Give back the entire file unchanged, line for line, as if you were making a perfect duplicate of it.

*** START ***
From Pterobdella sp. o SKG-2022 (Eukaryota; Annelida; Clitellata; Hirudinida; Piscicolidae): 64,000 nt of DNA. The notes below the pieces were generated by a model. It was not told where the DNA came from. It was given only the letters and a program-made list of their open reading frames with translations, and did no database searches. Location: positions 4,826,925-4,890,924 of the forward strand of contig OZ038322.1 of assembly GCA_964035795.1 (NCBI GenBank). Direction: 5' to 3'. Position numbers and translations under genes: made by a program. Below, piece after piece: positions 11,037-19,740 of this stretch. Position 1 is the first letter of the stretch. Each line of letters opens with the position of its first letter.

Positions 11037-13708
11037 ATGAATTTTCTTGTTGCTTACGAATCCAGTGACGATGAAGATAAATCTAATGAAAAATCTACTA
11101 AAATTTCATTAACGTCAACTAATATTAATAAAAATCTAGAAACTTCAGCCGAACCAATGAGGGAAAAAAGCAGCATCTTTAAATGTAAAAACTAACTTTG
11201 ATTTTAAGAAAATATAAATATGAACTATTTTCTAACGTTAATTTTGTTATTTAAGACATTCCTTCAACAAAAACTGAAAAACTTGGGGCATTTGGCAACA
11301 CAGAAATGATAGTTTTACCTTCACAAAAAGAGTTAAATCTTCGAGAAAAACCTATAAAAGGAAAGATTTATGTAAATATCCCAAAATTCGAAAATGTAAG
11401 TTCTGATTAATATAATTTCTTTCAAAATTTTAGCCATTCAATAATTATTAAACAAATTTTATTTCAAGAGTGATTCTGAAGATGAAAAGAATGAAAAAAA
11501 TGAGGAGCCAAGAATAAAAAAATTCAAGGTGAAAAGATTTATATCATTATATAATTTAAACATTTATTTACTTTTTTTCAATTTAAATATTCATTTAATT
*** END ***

From Pterobdella sp. o SKG-2022 (Eukaryota; Annelida; Clitellata; Hirudinida; Piscicolidae): 64,000 nt of DNA. The notes below the pieces were generated by a model. It was not told where the DNA came from. It was given only the letters and a program-made list of their open reading frames with translations, and did no database searches. Location: positions 4,826,925-4,890,924 of the forward strand of contig OZ038322.1 of assembly GCA_964035795.1 (NCBI GenBank). Direction: 5' to 3'. Position numbers and translations under genes: made by a program. Below, piece after piece: positions 11,037-19,740 of this stretch. Position 1 is the first letter of the stretch. Each line of letters opens with the position of its first letter.

Positions 11037-13708
11037 ATGAATTTTCTTGTTGCTTACGAATCCAGTGACGATGAAGATAAATCTAATGAAAAATCTACTA
11101 AAATTTCATTAACGTCAACTAATATTAATAAAAATCTAGAAACTTCAGCCGAACCAATGAGGGAAAAAAGCAGCATCTTTAAATGTAAAAACTAACTTTG
11201 ATTTTAAGAAAATATAAATATGAACTATTTTCTAACGTTAATTTTGTTATTTAAGACATTCCTTCAACAAAAACTGAAAAACTTGGGGCATTTGGCAACA
11301 CAGAAATGATAGTTTTACCTTCACAAAAAGAGTTAAATCTTCGAGAAAAACCTATAAAAGGAAAGATTTATGTAAATATCCCAAAATTCGAAAATGTAAG
11401 TTCTGATTAATATAATTTCTTTCAAAATTTTAGCCATTCAATAATTATTAAACAAATTTTATTTCAAGAGTGATTCTGAAGATGAAAAGAATGAAAAAAA
11501 TGAGGAGCCAAGAATAAAAAAATTCAAGGTGAAAAGATTTATATCATTATATAATTTAAACATTTATTTACTTTTTTTCAATTTAAATATTCATTTAATT